When Dude is attacked in his bathroom, there are two toilet bowl brush holders to the left of the toilet. During the course of the fight, the position of the blue holder changes - it goes from standing to lying on its side and then back to standing.
Smart Balance is on the grocery store shelf at Ralph's in the opening scene of the movie. This product didn't come onto the market until 1995, though the film is set four years earlier.
When Walter, The Dude and Donny are sitting at the bar in the bowling alley, discussing the kidnappers, Donny's can of Slice and a can of Pepsi are both newer, post-1991 designs.
The first sex offender laws, like those which would require Jesus Quintana to notify his neighbors of his paedophilic record, weren't implemented in California until 1996.
Post-1991 cars can be seen in the background where Walter and The Dude are sitting and having their coffee in the diner. Another, a black Nissan Maxima, drives past as The Dude is thrown from a taxicab in a later scene.
The calendar on Francis Donnelly's desk at the mortuary says February 1997, though the movie is supposed to be six years prior to that.
In the opening sequence, Jesus' bowling partner is bowling with teal Rhino Pro bowling ball which was not available until 1993.
Jesus Quintana's wrist brace wasn't made till 1996.
During the opening scene, in which the camera moves back to show several bowlers release at the foul line, one bowler rolls a translucent bowling ball. The ball, an Ebonite Clear Wolf, was not released until the mid 1990s.
Quite a few of the various bowling balls and shoes, both used and background props, were not commercially available until well after 1991.
Jesus is shown having to notify his neighbors that he is a sex offender. While California has had a sex offenders registry since 1947, it did not have a "Megan's Law," allowing community notification, until 1996, well after this movie is set. Furthermore, it is law enforcement, not the offender, who notifies that community.
The car Ulli drives in the adult movie "Logjammin'" is a BMW E36 convertible. Production of this car did not start before 1993.
Audio/visual unsynchronised When Walter is smashing the red car with the crowbar, the other man runs out shouting at him, but his lips don't actually move.
When The Dude is talking to Da Fino in his car through the open driver's side window, we hear music playing on the car stereo. When Da Fino gets out of the car and the door is shut behind him, the volume of the music drops as if the window were shut.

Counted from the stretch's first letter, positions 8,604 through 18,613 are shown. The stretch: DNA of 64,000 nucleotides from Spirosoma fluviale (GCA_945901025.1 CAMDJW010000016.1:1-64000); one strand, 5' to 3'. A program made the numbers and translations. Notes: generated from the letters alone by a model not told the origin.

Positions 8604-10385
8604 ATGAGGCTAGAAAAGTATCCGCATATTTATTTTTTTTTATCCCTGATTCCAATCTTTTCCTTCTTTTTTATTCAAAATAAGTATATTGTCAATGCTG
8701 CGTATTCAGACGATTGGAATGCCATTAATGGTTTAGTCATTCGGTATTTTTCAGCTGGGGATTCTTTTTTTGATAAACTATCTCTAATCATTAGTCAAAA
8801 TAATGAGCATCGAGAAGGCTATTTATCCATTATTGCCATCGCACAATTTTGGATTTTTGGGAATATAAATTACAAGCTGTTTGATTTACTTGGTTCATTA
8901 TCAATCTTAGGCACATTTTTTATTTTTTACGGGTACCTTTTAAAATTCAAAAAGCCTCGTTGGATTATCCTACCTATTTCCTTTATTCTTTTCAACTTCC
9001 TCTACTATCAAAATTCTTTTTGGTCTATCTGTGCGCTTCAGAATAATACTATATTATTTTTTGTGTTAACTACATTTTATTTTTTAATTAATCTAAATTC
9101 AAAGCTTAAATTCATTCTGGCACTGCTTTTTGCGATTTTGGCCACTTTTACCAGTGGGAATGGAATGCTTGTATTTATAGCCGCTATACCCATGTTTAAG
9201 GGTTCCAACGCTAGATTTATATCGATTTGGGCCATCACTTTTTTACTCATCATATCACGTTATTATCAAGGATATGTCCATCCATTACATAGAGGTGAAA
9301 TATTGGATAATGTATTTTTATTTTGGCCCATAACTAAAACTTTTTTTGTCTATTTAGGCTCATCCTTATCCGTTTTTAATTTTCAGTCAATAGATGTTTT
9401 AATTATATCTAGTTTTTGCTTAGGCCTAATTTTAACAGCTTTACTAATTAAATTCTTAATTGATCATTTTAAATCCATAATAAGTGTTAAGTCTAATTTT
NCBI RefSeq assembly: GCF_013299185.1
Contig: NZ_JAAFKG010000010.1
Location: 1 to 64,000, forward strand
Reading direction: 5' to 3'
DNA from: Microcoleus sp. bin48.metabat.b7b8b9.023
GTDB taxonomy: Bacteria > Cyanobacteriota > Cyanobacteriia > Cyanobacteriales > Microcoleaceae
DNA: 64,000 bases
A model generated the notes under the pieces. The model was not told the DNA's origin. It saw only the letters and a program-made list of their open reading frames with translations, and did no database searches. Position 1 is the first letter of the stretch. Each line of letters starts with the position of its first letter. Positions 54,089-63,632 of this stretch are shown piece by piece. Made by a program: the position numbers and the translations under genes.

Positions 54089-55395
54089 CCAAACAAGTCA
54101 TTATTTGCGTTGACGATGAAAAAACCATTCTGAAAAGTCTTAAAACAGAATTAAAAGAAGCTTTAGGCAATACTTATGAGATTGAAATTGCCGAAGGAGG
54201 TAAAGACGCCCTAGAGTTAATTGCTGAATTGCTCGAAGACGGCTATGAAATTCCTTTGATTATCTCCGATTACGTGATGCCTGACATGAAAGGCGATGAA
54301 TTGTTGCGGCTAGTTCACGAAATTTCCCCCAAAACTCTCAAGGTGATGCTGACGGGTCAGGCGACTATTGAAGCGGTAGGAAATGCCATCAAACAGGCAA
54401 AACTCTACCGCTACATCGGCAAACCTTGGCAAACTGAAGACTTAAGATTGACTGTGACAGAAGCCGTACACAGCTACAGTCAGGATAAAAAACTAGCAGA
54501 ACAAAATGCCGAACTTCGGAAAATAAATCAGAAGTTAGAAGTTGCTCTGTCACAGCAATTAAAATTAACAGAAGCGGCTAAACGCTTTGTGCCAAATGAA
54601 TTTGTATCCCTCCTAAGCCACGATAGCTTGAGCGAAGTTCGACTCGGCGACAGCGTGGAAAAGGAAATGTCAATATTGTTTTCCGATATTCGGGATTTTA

When the Dude is told about the kidnapping, Wolfgang Amadeus Mozart's Requiem is playing in the background on Big Lebowski's HiFi. However, the timeline of the music does not correspond to the actual conversation.
When the Dude calls Walter on Shabbas to pick him up after helping Maude conceive, his mouth eventually stops matching his words.
Character error Before the Dude's car is stolen from outside the bowling alley Walter makes reference to having a million dollars "in the trunk". Later, when the car is recovered by the LAPD, the Dude looks frantically into the back seat and declares that his briefcase is missing. He never opens the trunk.
In the bathtub scene, The Dude refers to the Nihilists' ferret as a "marmot" and an "amphibious rodent" yet it is neither of these things. The script originally called for a marmot, but when it was realized how big these animals are, a ferret was used instead. The dialogue was left unchanged because the Dude wouldn't know any better.
The nihilist girl's German pronunciation is far from authentic when she orders her pancakes.
When the nihilists are ordering pancakes in the restaurant, the female nihilist orders "Heidelbeer Pfannkuchen" (blueberry pancakes) which one of the other nihilists incorrectly translates to the waitress as "lingonberry pancakes." (This may be because the nihilists don't care enough to get her order right.)
In the toilet-dunking scene, The Dude says "W-w-wife? D-do you see a ring on my finger?" He holds out his right hand, when he would have made the point better with his left hand.
When Marty invites The Dude to view his performance, he says it will be "on Tuesday night." This night continues on, ending with The Dude asking Walter to pick him up, to which Walter replies that it is "Erev Shabbos." Erev Shabbos is observed on Friday night.
When Walter and Dude are watching Dude's landlord do his dance they are talking about the old western Branded. Walter asks Dude if he remembers it and he says yeah, the Mike Connors show. It was Chuck Connors who starred in it. In addition, Walter mentions "all 156 episodes," but 'Branded' only survived two seasons and ran for only 48 episodes.
After Walter bails out of the car, he limps favoring his left leg. That night after bowling, when walking away from the lanes, he favors his other leg. Continuity When The Dude is at Jackie Treehorn's and he rubs the pad of paper with a pencil revealing Treehorn's drawing of a naked man, The Dude tears the page off the pad and quickly crumples and shoves the paper into his pocket. Later while in the Chief of Police of Malibu's office and the Chief is going through The Dude's wallet, the same paper he tore off of Treehorn's pad is neatly folded in the wallet, with no sign of previous crumpling.
The amount of White Russian in the Dude's glass varies between shots, as does the amount dripping off his mustache and his position on the seat.